This section is from the book "Handbook Of Suggestive Therapeutics, Applied Hypnotism, Psychic Science", by Henry S. Munro. Also available from Amazon: Handbook of Suggestive Therapeutics, Applied Hypnotism, Psychic Science.
Demonstration No. 2. - "Now, Doctor Blank, I want you to hypnotize the next man. I want you to convince yourself that your suggestions are just as efficacious as mine.
"See, I have tacked these printed suggestions upon the wall, over the chair that the man will occupy here. I will give him the pre-hypnotic suggestion for you. By this I convert him into a hypnotic subject. I talk him into willingness to sit in that chair and let the medicine have its effect, while you carry him, by reading those suggestions on that wall, into a deeper state of suggestibility. Bring in another man, please." (Another subject is brought in.)
"Take that seat, and I will explain to you what I am doing and what I want with you. Do you see this little bottle of medicine? I am introducing to the physicians here a remedy to cure headache, quiet nervousness, relieve pain, etc. It is applied by rubbing it on the forehead just as you see me do here. It must be applied in a certain way to get results. The physician here knows how to apply it. I have explained to him that it is important to get his patient to conform to certain conditions in order that the medicine will produce results that are expected. That is what I will show you. I want you to sit in this chair, and let the doctor apply this to you just as if you had a headache and he were going to relieve it for you. Now look at me. I want you to sit in this chair as you see me, relax every muscle, close your eyes lightly, and breathe through your mouth. Then when the physician here applies this remedy, you will soon get quiet all over, and get drowsy and sleepy, and go to sleep, and awake feeling better. Now, I want to ask you, don't resist it - just sit here and allow the medicine to have its effect.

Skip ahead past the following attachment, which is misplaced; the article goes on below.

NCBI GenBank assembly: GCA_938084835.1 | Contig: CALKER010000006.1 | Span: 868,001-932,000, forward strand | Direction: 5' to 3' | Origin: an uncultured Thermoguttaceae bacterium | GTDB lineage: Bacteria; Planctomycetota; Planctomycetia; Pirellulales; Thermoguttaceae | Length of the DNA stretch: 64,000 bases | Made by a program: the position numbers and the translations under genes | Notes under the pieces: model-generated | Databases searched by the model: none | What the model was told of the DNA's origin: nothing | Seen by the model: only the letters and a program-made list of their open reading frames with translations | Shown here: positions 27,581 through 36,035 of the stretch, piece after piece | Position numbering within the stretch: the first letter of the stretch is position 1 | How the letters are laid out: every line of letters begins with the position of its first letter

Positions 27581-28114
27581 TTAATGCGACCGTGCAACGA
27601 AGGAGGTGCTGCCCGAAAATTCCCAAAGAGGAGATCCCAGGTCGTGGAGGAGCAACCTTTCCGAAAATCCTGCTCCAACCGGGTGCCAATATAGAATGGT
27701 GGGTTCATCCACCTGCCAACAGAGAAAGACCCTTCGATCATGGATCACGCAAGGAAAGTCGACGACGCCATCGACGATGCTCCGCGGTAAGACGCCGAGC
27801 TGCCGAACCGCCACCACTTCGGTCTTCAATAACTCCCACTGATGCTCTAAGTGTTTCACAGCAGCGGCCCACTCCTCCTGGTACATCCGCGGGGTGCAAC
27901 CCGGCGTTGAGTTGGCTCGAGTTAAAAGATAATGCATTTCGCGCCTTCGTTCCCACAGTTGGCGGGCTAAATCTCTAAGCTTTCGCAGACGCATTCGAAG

Take this seat."
"Proceed to apply the medicine, Doctor." (Rubbing "the medicine" on his head on either side, the physician read the following suggestions in a conversational tone, with a low monotone, affirmative voice) :
"You close your eyes lightly. Breathe through your mouth. Think of going to sleep. As I apply this remedy you will soon get quiet all over, and get drowsy and sleepy, and go to sleep, and awake feeling better.
"I will talk to you to help you concentrate your mind.
"Now, as I rub this on your head you will get sleepy, sleepy, sleepy, so-o-o-o sleepy. Now, go to sleep, sleep, sleep, sleep. Now, you feel quiet all over. Your muscles are relaxed. Everything is dark to you. You do not hear anything but my voice. You are feeling quiet from your head clear down to your feet. You feel a torpor all over your body. Your arms and limbs are so-o-o-o heavy. You are drowsy and sleepy, so-o-o-o sleepy. You feel the sleep coming over you; you are going to sleep. Sleep, sleep, sleep, sleep.
"By the time I count ten you will be fast asleep. One, two, three, four, five, six, seven, eight, nine, ten - and you are asleep, fast asleep, sound asleep.